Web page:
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Self Managed Super Funds (SMSF)

Four thoughts on cryptocurrency in 2021 and beyond

By Dr Shane Oliver
Head of Investment Strategy and Economics and Chief Economist, AMP Sydney, Australia

Some cryptocurrencies have experienced a surge in value (and interest) since the pandemic. Still, for me, there’s a long way to go before it becomes clear how to determine their fundamental value.

Even the Reserve Bank is talking about cryptocurrency, having announced late last year it is exploring the potential use and implications of a wholesale form of central bank digital currency1. This came as popular cryptocurrencies, like Bitcoin, experienced huge surges in value in 20202. This may have been spurred on by fears of a drop in the value of traditional currencies if inflation picks up and then there sheer force of momentum as more and more buyers jumped on the bandwagon.

Some of the figures related to cryptocurrency are stunning – both the gains and losses – and some investors have seen very good gains after buying in early on. For me though, there remain some fundamental risks and considerations:

  1. Value: This is the thing which, in my view, remains a biting issue for cryptocurrency: it’s very hard to value. It’s not like shares, like copper, like cash – we still don’t wholly know what drives its value over a long period of time.
  2. Income: Although some may claim otherwise with the use of a bit of fancy financial engineering, Bitcoin and other cryptocurrencies do not generate income directly. That also makes it hard to value them and adds to the potential for speculative booms and busts.
  3. Supply: When taken together, the supply of crypto currencies is unlimited. This makes them less reliable than traditional paper money in advanced nations, where supply is managed.
  4. Stability: I am reasonably confident that the A$50 in my wallet is going to roughly hold its value by the time I spend it. So far, the same can’t be said of some popular cryptocurrencies which go up with gusto but also come down sharply at times making it very hard to know what buying power they have.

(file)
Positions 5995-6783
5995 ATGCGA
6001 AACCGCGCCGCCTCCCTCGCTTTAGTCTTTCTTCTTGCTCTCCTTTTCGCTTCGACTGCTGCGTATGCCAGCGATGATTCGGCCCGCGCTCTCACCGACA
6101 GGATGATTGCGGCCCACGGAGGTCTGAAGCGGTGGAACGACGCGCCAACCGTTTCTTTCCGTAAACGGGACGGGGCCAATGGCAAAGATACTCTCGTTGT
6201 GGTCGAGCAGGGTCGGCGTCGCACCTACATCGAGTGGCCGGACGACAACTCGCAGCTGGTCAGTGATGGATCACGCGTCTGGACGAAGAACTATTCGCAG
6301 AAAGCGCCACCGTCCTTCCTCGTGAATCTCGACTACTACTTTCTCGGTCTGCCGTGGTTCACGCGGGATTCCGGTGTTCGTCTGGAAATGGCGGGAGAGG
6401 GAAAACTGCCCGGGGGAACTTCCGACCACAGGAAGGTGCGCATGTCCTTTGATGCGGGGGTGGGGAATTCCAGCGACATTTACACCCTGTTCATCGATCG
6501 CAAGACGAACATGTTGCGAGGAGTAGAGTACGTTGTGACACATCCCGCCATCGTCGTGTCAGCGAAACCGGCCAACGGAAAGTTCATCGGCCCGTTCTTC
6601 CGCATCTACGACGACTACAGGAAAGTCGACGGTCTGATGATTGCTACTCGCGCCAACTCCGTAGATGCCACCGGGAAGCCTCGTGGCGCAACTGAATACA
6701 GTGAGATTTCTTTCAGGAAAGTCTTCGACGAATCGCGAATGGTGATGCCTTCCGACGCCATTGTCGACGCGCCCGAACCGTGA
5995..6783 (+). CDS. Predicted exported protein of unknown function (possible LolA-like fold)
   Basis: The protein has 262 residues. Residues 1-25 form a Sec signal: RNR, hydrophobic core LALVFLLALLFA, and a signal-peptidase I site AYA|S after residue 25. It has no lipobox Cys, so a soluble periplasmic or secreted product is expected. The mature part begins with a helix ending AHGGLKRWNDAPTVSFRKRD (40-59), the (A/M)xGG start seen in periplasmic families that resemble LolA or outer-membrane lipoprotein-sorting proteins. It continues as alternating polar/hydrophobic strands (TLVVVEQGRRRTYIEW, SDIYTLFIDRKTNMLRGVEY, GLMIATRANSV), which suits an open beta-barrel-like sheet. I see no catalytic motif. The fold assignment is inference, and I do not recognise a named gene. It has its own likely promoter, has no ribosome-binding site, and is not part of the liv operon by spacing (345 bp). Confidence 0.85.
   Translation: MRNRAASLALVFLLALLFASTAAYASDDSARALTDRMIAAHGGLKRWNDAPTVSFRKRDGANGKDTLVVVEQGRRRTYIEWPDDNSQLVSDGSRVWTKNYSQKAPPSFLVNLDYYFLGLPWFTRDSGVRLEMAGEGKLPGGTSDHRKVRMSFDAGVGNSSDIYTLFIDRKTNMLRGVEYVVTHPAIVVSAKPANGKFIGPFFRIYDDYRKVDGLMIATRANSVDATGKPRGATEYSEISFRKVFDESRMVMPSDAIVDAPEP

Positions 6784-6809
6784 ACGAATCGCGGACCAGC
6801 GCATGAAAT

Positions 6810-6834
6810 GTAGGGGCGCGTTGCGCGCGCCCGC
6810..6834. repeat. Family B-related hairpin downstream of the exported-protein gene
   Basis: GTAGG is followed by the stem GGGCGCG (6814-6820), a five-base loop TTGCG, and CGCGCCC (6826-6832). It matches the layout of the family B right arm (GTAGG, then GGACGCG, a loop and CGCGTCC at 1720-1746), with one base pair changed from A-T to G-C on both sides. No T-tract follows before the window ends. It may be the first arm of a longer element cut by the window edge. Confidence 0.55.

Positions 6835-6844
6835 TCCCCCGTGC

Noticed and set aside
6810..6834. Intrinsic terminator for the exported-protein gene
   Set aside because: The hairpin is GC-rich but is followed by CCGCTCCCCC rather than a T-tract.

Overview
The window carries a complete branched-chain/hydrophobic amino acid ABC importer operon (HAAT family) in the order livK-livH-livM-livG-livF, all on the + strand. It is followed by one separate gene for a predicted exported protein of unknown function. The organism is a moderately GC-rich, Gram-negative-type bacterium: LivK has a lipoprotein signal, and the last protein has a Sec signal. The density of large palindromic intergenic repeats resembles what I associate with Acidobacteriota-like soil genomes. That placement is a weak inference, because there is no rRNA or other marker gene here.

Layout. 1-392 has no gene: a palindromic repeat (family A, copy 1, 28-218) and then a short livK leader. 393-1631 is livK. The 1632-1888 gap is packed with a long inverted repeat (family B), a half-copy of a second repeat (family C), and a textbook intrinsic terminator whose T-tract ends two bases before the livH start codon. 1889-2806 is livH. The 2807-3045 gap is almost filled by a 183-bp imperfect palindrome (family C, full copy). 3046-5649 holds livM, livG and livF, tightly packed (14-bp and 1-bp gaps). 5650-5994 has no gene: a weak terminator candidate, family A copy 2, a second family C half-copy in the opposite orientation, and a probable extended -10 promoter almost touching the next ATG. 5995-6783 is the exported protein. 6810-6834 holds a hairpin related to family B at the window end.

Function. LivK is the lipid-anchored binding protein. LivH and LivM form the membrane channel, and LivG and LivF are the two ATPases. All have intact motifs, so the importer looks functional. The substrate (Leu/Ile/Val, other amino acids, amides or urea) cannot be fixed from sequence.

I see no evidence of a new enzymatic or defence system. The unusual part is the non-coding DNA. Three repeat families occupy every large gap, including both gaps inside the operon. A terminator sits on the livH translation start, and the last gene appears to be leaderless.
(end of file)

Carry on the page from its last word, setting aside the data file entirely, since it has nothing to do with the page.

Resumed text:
That said, it’s clear digital currency does have a future, especially when you start to see central banks and major financial institutions taking an interest. However, it’s just hard to know what form that will take. And as with everything related to markets – I think it remains important to turn down the noise, consider the investment fundamentals and make sure you fully understand what you are getting into before joining a growing investment crowd.

You can learn more about Shane Oliver’s views on cryptocurrency in his most recent webinar with our senior economist, Diana Mousina. 

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Dr Shane Oliver, Head of Investment Strategy & Chief Economist
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Important notes

While every care has been taken in the preparation of this article, AMP Capital Investors Limited (ABN 59 001 777 591, AFSL 232497) and AMP Capital Funds Management Limited (ABN 15 159 557 721, AFSL 426455)  (AMP Capital) makes no representations or warranties as to the accuracy or completeness of any statement in it including, without limitation, any forecasts. Past performance is not a reliable indicator of future performance. This article has been prepared for the purpose of providing general information, without taking account of any particular investor’s objectives, financial situation or needs. An investor should, before making any investment decisions, consider the appropriateness of the information in this article, and seek professional advice, having regard to the investor’s objectives, financial situation and needs. This article is solely for the use of the party to whom it is provided and must not be provided to any other person or entity without the express written consent of AMP Capital.


This article is not intended for distribution or use in any jurisdiction where it would be contrary to applicable laws, regulations or directives and does not constitute a recommendation, offer, solicitation or invitation to invest.

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